Associations between birth size and later height from infancy through adulthood: An individual based pooled analysis of 28 twin cohorts participating in the CODATwins project

Aline Jelenkovic, Yoshie Yokoyama, Reijo Sund, Yoon Mi Hur, Jennifer R. Harris, Ingunn Brandt, Thomas Sevenius Nilsen, Syuichi Ooki, Vilhelmina Ullemar, Catarina Almqvist, Patrik K.E. Magnusson, Kimberly J. Saudino, Maria A. Stazi, Corrado Fagnani, Sonia Brescianini, Tracy L. Nelson, Keith E. Whitfield, Ariel Knafo-Noam, David Mankuta, Lior AbramsonTessa L. Cutler, John L. Hopper, Clare H. Llewellyn, Abigail Fisher, Robin P. Corley, Brooke M. Huibregtse, Catherine A. Derom, Robert F. Vlietinck, Morten Bjerregaard-Andersen, Henning Beck-Nielsen, Morten Sodemann, Robert F. Krueger, Matt McGue, Shandell Pahlen, S. Alexandra Burt, Kelly L. Klump, Lise Dubois, Michel Boivin, Mara Brendgen, Ginette Dionne, Frank Vitaro, Gonneke Willemsen, Meike Bartels, Catharina E.M. van Beijsterveld, Jeffrey M. Craig, Richard Saffery, Finn Rasmussen, Per Tynelius, Kauko Heikkilä, Kirsi H. Pietiläinen, Gombojav Bayasgalan, Danshiitsoodol Narandalai, Claire M.A. Haworth, Robert Plomin, Fuling Ji, Feng Ning, Zengchang Pang, Esther Rebato, Adam D. Tarnoki, David L. Tarnoki, Jina Kim, Jooyeon Lee, Sooji Lee, Joohon Sung, Ruth J.F. Loos, Dorret I. Boomsma, Thorkild I.A. Sørensen, Jaakko Kaprio, Karri Silventoinen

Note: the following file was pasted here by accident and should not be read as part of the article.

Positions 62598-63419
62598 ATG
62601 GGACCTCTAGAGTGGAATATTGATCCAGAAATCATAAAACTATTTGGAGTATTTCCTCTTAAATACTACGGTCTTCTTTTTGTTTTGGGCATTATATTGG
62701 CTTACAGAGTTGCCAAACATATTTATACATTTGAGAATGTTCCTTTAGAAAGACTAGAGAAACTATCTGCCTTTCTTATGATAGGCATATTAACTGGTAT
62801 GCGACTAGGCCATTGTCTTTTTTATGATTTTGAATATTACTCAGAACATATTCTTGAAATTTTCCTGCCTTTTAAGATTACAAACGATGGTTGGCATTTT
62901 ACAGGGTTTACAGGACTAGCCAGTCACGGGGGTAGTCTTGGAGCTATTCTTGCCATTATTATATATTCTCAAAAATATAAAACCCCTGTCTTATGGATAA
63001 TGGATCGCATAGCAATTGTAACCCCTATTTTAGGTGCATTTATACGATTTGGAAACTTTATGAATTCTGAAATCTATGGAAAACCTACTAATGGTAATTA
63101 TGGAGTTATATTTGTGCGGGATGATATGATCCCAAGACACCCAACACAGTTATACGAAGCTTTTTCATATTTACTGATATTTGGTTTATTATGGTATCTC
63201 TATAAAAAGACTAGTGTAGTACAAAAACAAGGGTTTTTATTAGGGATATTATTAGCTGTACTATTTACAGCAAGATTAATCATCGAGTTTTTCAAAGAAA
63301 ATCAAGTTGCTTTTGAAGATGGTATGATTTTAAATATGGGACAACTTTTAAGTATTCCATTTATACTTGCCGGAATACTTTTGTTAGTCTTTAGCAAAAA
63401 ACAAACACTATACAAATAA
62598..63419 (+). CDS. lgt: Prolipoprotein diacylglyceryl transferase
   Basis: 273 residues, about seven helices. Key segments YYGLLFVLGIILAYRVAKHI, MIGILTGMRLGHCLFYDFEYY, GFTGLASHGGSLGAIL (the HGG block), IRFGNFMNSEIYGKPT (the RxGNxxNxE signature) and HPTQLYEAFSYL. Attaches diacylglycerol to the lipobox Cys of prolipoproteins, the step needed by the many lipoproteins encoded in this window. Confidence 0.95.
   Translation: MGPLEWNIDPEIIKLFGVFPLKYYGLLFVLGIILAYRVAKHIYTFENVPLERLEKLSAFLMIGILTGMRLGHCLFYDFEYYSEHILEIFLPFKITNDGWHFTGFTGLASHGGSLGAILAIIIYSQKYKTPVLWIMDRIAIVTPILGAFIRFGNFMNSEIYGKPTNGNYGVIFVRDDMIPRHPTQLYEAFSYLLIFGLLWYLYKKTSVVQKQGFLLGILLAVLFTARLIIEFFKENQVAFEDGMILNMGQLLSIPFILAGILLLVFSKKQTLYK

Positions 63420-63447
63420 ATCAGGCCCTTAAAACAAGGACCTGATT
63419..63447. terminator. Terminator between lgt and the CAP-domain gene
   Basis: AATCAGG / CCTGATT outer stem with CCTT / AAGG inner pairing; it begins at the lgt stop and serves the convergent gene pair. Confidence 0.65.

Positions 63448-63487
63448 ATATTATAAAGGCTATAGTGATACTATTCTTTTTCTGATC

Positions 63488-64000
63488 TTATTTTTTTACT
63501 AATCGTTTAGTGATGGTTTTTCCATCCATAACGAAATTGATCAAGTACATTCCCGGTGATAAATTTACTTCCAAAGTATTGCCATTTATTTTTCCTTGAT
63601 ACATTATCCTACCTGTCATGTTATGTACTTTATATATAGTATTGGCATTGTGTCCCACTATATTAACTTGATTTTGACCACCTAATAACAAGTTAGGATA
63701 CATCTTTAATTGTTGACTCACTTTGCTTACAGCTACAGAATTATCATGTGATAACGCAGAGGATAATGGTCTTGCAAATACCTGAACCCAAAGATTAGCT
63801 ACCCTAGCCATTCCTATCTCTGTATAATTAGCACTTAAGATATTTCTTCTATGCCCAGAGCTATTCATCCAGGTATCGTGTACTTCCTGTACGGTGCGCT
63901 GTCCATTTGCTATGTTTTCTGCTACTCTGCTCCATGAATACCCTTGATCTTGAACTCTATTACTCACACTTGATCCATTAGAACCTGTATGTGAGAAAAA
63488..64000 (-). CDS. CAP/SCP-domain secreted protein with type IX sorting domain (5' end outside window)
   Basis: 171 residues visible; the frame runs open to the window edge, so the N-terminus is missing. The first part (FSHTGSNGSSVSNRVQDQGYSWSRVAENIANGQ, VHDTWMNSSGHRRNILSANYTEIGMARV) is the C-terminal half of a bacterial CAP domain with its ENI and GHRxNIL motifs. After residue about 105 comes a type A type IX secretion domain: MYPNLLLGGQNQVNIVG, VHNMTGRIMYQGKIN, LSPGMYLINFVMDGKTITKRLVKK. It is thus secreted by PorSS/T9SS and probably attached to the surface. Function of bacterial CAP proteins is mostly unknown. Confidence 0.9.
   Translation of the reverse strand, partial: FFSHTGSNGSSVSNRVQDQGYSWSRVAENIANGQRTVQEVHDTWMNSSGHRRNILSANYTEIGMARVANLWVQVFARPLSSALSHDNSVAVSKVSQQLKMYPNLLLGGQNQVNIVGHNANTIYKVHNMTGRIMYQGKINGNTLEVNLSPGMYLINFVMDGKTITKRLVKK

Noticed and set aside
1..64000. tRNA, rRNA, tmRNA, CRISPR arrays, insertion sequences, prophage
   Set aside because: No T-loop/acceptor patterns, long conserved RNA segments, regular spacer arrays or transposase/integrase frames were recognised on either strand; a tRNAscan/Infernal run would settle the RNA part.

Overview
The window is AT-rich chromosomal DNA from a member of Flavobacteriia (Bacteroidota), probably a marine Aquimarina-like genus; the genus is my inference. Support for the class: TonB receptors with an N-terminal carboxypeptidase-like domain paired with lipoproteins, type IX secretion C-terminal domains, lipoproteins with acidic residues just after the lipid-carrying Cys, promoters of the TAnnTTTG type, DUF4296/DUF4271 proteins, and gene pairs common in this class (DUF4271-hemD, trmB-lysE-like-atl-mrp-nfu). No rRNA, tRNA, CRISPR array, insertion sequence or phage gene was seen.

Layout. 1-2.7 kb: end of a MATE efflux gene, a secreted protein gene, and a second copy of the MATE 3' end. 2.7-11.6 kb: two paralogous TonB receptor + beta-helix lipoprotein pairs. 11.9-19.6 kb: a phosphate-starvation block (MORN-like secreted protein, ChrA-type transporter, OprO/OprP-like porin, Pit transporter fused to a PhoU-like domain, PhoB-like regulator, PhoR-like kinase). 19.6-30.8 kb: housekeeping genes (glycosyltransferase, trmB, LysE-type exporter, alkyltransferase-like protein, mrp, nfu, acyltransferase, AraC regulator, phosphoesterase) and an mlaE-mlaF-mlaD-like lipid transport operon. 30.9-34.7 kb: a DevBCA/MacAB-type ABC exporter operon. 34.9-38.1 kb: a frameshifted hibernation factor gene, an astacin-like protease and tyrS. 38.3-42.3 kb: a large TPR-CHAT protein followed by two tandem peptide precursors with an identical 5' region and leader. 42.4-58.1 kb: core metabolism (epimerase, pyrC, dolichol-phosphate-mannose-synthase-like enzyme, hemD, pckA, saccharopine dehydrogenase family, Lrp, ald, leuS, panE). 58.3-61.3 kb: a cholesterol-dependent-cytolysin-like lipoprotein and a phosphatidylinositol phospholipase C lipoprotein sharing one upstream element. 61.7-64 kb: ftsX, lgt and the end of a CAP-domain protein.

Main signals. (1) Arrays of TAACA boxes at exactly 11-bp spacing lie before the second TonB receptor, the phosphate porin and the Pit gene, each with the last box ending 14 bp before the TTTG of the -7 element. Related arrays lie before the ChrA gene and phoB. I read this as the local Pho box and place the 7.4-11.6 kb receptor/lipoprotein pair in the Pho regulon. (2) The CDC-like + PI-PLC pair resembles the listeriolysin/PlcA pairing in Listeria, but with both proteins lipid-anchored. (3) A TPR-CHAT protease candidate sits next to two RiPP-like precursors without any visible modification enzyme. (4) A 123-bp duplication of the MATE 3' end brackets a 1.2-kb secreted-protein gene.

Research output: Contribution to journalArticlepeer-review

6 Scopus citations

Abstract

Background: There is evidence that birth size is positively associated with height in later life, but it remains unclear whether this is explained by genetic factors or the intrauterine environment. Aim: To analyze the associations of birth weight, length and ponderal index with height from infancy through adulthood within mono- and dizygotic twin pairs, which provides insights into the role of genetic and environmental individual-specific factors. Methods: This study is based on the data from 28 twin cohorts in 17 countries. The pooled data included 41,852 complete twin pairs (55% monozygotic and 45% same-sex dizygotic) with information on birth weight and a total of 112,409 paired height measurements at ages ranging from 1 to 69 years. Birth length was available for 19,881 complete twin pairs, with a total of 72,692 paired height measurements. The association between birth size and later height was analyzed at both the individual and within-pair level by linear regression analyses. Results: Within twin pairs, regression coefficients showed that a 1-kg increase in birth weight and a 1-cm increase in birth length were associated with 1.14–4.25 cm and 0.18–0.90 cm taller height, respectively. The magnitude of the associations was generally greater within dizygotic than within monozygotic twin pairs, and this difference between zygosities was more pronounced for birth length. Conclusion: Both genetic and individual-specific environmental factors play a role in the association between birth size and later height from infancy to adulthood, with a larger role for genetics in the association with birth length than with birth weight.

Original languageEnglish (US)
Pages (from-to)53-60
Number of pages8
JournalEarly Human Development
Volume120
DOIs
StatePublished - May 2018

Bibliographical note

Funding Information: